The weather isn’t the only commonality between many Scandinavian countries because they also have similar flags. So, why do Scandinavians have similar flags?
Scandinavians have similar flags because they’re based on the original Danish cross flag (also known as the Dannebrog), representing Christianity. Scandinavian countries were highly religious throughout history, so it makes sense that each flag displays a cross.
This article will discuss how Christianity influenced Nordic flags. It will also discuss why each Scandinavian country has a similar flag and whether or not each flag represents the same things.
How Christianity Influenced Nordic Flags
Throughout Scandinavian and European history, Christianity was a large part of the culture. Religion was also a motivation to get through wars and battles; soldiers would bring their national flags to war, flying them around as they fought until death.
Denmark was the first to use what is now known as the Scandinavian (or Nordic) cross. The Danish flag was often brought to battles for good luck and national representation.
Since Denmark ruled other Nordic countries over the years (like Iceland and Norway), they were influenced by the flag and made their own similar national flags after gaining independence.
It was important to have Christian representation in each national flag, so it made sense to adopt the Nordic cross.
Although each flag represents religion, Christianity wasn’t the only thing that influenced each Nordic country to have similar flags.
Scandinavian countries have been closely tied through the years, not to mention they’re close together physically. So naturally, they have developed similar tendencies and traditions, as much of their history is the same or shared.
The three main Scandinavian countries even share certain holiday traditions, like celebrating Christmas on the 24th rather than the 25th.
Denmark was the most powerful Scandinavian country for centuries, as it ruled over and colonized countries in Scandinavia and beyond. Some countries that Denmark ruled over include:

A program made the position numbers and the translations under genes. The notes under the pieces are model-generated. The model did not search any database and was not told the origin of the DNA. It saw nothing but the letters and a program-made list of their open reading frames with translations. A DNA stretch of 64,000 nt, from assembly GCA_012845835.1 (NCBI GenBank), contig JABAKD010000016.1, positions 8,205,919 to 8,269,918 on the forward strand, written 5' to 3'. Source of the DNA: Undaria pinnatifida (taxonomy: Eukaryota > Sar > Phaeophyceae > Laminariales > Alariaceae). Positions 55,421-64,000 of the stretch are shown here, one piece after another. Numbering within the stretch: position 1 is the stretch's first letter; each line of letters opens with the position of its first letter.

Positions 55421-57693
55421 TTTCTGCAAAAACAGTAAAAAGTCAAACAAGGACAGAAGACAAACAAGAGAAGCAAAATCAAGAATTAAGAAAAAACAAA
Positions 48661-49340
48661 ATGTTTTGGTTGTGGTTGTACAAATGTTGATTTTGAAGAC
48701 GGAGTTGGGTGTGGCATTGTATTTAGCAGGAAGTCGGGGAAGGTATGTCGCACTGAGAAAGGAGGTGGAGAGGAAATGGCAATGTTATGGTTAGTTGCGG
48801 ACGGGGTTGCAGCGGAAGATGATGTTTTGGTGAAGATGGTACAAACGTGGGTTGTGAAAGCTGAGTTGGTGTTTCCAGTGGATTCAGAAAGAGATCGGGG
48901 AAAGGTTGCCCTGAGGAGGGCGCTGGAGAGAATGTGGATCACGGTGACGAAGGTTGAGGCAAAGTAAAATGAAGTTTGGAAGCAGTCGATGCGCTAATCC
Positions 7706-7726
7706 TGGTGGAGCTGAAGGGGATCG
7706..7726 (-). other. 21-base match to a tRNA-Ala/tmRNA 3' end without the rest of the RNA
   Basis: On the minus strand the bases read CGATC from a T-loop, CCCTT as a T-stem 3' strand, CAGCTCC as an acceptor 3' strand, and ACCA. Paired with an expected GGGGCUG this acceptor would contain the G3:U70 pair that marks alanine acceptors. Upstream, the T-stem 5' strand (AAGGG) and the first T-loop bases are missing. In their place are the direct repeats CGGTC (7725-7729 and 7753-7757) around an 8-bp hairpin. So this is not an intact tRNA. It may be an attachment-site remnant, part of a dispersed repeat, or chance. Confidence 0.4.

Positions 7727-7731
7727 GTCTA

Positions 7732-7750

- The Faroe Islands (currently a part of the Kingdom of Denmark)
- Greenland (still technically a part of the Kingdom of Denmark, but Home Rule was granted in 1979)
As Denmark was such a powerful force throughout Scandinavia, it significantly influenced the decisions of its neighbors, including their decisions to use Nordic crosses on their flags.
Why Each Scandinavian Country Has a Cross Flag
Now let’s look at each country’s flag and why they all have similar crosses.
Denmark was the first country to use the cross on the flag. Sweden and Norway eventually followed.
Denmark’s flag story goes back to the legend of 1219, where the Danish cross flag “fell from the sky” during battle. Eventually, Denmark won the battle and started using it as its national flag (or so the legend says). It was used as a royal flag for a few centuries until the 1800s, when citizens were finally allowed to use it personally (i.e., on the streets and in their homes) .
For Denmark, the flag was and still is an appreciation and display of Christianity. Even though it dates back to as early as the 1200s, the Danish flag was officially adopted in 1625 .
Sweden is another Scandinavian country with a similar flag, and it’s generally assumed that it’s based on the Danish one . However, the proportions are slightly different, and the colors are gold and blue, unlike the colors on Denmark’s national flag (red and white).